Keywords: dynamic non-linear programming; non-smooth/non-convex optimization problem; short term hydro-thermal scheduling; transmission losses; valve point loading effect dynamic non-linear programming; non-smooth/non-convex optimization problem; short term hydro-thermal scheduling; transmission losses; valve point loading effect

1. Introduction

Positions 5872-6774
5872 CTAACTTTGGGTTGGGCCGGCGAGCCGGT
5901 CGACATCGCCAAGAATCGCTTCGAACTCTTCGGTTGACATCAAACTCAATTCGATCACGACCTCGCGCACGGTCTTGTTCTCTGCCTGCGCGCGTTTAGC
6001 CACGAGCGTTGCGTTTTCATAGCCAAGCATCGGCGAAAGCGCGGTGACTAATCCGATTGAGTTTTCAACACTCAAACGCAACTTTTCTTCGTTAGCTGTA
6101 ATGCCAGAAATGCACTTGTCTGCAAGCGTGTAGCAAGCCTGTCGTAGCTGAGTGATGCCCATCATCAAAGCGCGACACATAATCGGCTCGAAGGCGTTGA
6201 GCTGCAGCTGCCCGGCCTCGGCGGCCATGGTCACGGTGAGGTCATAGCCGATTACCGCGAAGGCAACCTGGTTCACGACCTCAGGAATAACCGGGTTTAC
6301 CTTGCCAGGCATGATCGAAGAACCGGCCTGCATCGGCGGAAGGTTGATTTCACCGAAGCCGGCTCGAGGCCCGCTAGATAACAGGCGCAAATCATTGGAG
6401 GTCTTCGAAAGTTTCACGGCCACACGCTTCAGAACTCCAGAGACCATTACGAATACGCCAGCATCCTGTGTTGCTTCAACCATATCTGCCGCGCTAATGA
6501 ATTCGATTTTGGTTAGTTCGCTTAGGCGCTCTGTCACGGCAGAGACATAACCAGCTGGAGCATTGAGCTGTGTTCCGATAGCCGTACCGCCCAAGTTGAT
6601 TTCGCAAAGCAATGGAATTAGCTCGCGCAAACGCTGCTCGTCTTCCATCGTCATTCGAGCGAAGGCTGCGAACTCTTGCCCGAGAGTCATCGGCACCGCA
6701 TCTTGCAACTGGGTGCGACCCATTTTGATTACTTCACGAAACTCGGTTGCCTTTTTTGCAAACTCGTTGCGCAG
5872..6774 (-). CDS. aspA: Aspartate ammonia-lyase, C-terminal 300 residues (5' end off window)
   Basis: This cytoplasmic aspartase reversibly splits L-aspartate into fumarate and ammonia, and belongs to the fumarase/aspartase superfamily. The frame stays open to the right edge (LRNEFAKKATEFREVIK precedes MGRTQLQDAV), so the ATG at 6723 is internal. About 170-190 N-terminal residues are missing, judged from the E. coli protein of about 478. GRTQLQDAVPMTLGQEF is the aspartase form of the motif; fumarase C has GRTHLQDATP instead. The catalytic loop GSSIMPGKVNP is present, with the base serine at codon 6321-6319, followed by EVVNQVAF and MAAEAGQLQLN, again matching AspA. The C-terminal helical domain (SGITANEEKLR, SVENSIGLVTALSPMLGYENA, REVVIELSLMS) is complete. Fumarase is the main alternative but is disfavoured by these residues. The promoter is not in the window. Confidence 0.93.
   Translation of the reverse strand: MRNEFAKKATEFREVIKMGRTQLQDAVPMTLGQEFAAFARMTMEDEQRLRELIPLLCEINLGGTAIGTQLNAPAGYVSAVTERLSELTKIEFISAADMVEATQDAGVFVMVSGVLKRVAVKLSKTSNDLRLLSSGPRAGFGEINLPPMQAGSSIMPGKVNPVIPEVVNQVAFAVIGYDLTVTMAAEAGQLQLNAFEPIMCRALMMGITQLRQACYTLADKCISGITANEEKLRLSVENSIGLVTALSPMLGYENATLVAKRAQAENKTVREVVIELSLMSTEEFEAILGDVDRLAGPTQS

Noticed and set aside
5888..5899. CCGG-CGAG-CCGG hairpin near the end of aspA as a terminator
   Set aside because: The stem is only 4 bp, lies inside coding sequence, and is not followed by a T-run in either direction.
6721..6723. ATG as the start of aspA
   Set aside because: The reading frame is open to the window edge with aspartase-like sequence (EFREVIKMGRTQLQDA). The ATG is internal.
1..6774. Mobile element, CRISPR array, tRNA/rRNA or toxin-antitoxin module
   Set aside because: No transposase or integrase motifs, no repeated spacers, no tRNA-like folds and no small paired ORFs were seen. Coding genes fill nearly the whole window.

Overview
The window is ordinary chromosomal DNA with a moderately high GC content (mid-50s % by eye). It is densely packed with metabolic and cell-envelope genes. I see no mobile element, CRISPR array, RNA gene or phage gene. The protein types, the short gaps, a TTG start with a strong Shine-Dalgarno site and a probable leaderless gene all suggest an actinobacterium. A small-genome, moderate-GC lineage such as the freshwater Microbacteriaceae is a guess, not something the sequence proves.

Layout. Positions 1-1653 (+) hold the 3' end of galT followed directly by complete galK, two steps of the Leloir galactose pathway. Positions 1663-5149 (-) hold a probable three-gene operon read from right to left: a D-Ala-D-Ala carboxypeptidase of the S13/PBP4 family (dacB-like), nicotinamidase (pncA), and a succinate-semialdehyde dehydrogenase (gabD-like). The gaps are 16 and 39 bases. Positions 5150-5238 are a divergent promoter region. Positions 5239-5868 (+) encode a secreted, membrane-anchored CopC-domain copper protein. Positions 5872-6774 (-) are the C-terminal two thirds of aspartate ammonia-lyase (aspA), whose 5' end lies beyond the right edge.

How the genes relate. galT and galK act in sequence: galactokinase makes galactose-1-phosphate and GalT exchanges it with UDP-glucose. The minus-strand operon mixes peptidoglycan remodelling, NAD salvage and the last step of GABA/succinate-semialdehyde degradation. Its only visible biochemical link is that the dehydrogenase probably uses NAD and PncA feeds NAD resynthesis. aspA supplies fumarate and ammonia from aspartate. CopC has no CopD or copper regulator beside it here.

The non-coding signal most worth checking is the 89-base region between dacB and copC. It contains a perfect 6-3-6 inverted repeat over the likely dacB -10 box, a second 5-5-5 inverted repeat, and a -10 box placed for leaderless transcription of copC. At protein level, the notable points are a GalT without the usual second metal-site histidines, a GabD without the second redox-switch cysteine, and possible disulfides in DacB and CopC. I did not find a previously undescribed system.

Power systems are faced with a series of challenging issues taking into account the advances and improvements within them. Remarkable research is being carried out in various areas such as the application and analysis of micro-grids (MGs) and distributed generations (DGs) in the optimal operation of power systems [1], transient stability analysis in power systems [2], dynamic operation and control of the systems [3], connection decisions of distribution transformers [4], and fault current analysis of power systems [5,6]. The authors implemented a direct search method (DSM) in [1] for solving economic dispatch (ED) of a medium-voltage MG considering several kinds of DGs. A modified artificial bee colony (MABC) optimization technique is applied in [7] for obtaining the optimal solution of the ED problem, where a novel mutation strategy based on the differential evolution (DE) method is used for improving the capability of the method in providing the optimal solution. The valve-point loading effect of conventional thermal plants is considered in this study. The authors proposed a three-stage technique in [8] to solve the ED problem of distribution-substation-level MGs, where the main power grid and MGs are studied as two key parts of the system. In this reference, the ED of the main grid and local MGs are solved using sensitive factors and an improved direct search method in stages I and II, respectively, and the optimal reschedules from the original dispatch solutions are provided in stage III. The authors have addressed the ED problem considering voltage magnitudes and reactive power flows in [9], where linear programming method is utilized for solving the problem. In this study, thermal capacities of transmission lines and line power transmission, and exponential loads are studied using piecewise linear models. Power system expansion planning is studied in [10], where costs associated with the fuel and buying emission allowances, and benefits from selling emission allowances are considered. A piecewise linear objective function is proposed for calculating the sensitivity of operation cost with respect to limitations of emission.